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Primer: Make sense of cognitive computing

Bob Violino | June 6, 2017
If you’re confused about exactly what it means from an IT and business perspective, you’re not alone.

With the confluence of exponential data growth, faster distributed systems, and smarter algorithms, cognitive computing “is on a path towards increased permeation across business processes in the areas of robotic and cognitive automation, cognitive engagement, and cognitive insights,” Deloitte’s Roma says.


What are examples of cognitive technology in the enterprise today?

Although much of the promise of cognitive technology might lie in the future, some organizations are deploying cognitive tools already.

Companies are using cognitive systems for product recommendations, pricing optimization, and fraud detection, Schubmehl says. Organizations are also using conversational AI platforms (in the form of chatbots) for automated customer support, automated sales assistance, and decision augmentation, he says.

In health care, Roma says a leading hospital that runs one of the largest medical research programs in the United States is “training” its machine intelligence systems to analyze the 10 billion phenotypic and genetic images stored in the organization’s database.

And large health benefits company is pursuing a cognitive strategy that will encompass automation, engagement, and insights to ultimately streamline and enhance engagement with customers, Roma says. “They are focused on applying cognitive insights to the claims process to provide claims reviewers with greater insight into each case for a more comprehensive assessment,” he says.

In financial services, a cognitive sales agent uses machine intelligence to initiate contact with a promising sales lead and then qualify, follow up with, and sustain the lead. “This cognitive assistant can parse natural language to understand customers’ conversational questions, handling up to 27,000 conversations simultaneously and in dozens of languages,” Roma says.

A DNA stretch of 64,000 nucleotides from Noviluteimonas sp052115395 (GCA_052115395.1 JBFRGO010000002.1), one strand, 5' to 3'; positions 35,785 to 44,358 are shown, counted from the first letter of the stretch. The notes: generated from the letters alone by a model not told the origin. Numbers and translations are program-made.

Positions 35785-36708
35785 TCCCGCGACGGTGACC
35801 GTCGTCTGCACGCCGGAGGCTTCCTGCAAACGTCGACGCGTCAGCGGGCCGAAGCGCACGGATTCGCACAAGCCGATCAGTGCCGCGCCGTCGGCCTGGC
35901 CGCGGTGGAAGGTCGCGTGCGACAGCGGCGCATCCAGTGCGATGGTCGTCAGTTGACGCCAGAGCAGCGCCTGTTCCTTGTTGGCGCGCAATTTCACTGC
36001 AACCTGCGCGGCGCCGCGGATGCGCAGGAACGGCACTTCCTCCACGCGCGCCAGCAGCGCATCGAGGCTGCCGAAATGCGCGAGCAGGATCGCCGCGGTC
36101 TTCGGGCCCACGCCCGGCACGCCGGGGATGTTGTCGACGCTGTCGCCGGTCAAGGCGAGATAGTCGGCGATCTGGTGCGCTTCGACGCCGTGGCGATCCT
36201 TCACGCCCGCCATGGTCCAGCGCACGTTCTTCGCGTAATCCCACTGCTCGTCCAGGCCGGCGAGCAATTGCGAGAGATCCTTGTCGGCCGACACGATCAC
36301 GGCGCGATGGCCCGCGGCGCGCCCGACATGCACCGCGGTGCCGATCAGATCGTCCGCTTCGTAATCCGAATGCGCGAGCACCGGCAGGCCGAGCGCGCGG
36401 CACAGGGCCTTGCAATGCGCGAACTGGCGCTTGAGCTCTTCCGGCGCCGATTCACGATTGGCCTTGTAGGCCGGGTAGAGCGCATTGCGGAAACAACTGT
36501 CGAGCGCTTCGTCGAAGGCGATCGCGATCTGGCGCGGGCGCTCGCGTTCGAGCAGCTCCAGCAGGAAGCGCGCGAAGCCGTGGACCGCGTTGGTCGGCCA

The most common uses are for performing advanced classification— such as routing people and needs to the best workers to fulfill requirements—and for predictive analysis, such as knowing the best way to promote a product to a buyer, Gartner’s Andrews says.  


What are some of the ways cognitive might work in an enterprise?

Organizations will use cognitive/AI technologies to automate business processes, streamline contract analysis and renewal, communicate, sell and support customers, and even automate delivery and resupply of stock in their businesses, IDC’s Schubmehl says.

One application of this added intelligence will be to enable more precise decision-making for business functions such as sales and marketing. “We expect organizations to make their decisions highly specific,” Gartner’s Andrews says. “It’s easy to develop promotions for all customers today; in the future we expect to see true personalization. We [also think] it will allow for more effective autonomous vehicles and transport systems.”

The possibilities for cognitive are boundless, says Bret Greenstein, IBM’s vice president of Watson Internet of Things Platform. “Cognitive capabilities will expand in their understanding of all different types of information—sights, sounds, emotions, etc.—and will develop more sophisticated ways of learning from us and from data to better support every job,” he says. “The idea in the future would be that all jobs are enhanced with cognition.”


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